UX researchers, we are taught and encouraged to find fault with
solutions in exhaustive, scientific detail. This approach is essential
in our origin field of industrial human factors, but in a creative
environment producing a long list of problems is rarely useful or
inspiring. In this talk, Andrew addresses some of the problems he's seen
in presenting the results of UX research, and draws on the art school
method of critique to illustrate some alternative ways for researchers
to engage with designers to help explore what could be next.
will give a fresh and provocative perspective on our assumptions about
the value of UX research and challenge researchers to change our habits
to get better results.
WHEN Monday, June 10th 2013 6:30pm - 8:30pm PRICE Free
IMPORTANT!! Seats are limited, so you must have a ticket to attend. Please only RSVP if you know you can attend.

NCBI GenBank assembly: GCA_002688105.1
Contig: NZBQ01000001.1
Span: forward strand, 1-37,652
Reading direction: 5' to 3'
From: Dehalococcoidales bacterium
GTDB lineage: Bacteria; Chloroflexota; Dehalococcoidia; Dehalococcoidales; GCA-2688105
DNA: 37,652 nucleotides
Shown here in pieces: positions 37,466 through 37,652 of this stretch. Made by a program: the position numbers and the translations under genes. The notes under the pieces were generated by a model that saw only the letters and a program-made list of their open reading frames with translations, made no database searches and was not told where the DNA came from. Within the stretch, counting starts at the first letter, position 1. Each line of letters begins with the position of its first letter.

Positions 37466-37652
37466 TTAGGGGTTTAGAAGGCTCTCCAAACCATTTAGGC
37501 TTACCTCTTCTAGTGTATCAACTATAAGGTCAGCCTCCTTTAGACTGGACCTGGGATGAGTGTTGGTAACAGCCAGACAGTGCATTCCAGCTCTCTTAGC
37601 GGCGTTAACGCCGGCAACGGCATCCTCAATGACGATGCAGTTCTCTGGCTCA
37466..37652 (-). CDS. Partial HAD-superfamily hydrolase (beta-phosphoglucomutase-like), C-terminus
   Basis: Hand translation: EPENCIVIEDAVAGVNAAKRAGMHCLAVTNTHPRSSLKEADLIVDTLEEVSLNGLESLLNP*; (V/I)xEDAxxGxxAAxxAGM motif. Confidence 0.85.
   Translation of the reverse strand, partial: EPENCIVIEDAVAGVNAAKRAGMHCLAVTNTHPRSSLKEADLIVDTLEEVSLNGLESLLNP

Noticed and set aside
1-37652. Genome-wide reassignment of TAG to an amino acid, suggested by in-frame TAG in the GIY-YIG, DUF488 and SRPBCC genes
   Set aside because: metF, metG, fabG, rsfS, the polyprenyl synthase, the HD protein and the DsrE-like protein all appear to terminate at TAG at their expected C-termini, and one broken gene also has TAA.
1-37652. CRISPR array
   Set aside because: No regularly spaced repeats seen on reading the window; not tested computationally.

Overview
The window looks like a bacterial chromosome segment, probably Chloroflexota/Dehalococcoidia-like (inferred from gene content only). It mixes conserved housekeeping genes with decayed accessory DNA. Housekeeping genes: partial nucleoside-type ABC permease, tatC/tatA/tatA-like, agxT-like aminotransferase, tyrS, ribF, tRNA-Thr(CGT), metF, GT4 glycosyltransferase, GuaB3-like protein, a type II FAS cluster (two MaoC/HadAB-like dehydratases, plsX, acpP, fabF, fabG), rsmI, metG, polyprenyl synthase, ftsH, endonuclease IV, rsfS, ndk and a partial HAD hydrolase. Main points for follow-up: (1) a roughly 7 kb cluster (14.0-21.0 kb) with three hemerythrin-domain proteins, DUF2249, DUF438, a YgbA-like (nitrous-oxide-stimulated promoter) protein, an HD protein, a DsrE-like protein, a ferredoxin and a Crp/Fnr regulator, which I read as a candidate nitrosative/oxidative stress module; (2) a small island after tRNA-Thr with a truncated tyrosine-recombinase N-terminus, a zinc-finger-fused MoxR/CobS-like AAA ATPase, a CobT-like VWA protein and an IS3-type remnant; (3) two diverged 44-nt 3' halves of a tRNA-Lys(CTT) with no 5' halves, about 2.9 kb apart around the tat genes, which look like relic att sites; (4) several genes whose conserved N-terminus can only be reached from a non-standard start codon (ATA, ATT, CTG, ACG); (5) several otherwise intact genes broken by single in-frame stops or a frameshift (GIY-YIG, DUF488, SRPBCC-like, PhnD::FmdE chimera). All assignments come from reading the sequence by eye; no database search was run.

Cancellations: Please email us (firstname.lastname@example.org)
as soon as you know you cannot use your ticket. We'll release your seat
for one of your fellow practitioners and generate good IxD karma for
ABOUT OUR SPEAKER Andrew (@thevagrant)
is an experience strategist and design researcher in London, where he
helps his clients make beautiful, relevant and successful experiences.
He most recently worked for Nokia as lead researcher for emerging
markets software, but his research experience there included
projects all the way from early pre-roadmap concepting to running group expert reviews of products in the months before they ship.
Nokia he worked at the London agency Flow Interactive with clients from
HMRC to Electronic Arts. This talk was inspired by the lessons he
learned moving from delivering research in an agency to his
responsibilities at Nokia, where he had to use research to have an
impact on shipping projects.
his career Andrew has worked in a number of key roles - in an agency
and within the organization; he's delivered research and design findings
and he's been on the receiving side. His well-rounded and finely-honed
perspective on how (and how not) to help teams move forward is essential
for everyone in our fields." - Steve Portigal, author of Interviewing Users: How to Uncover Compelling Insights
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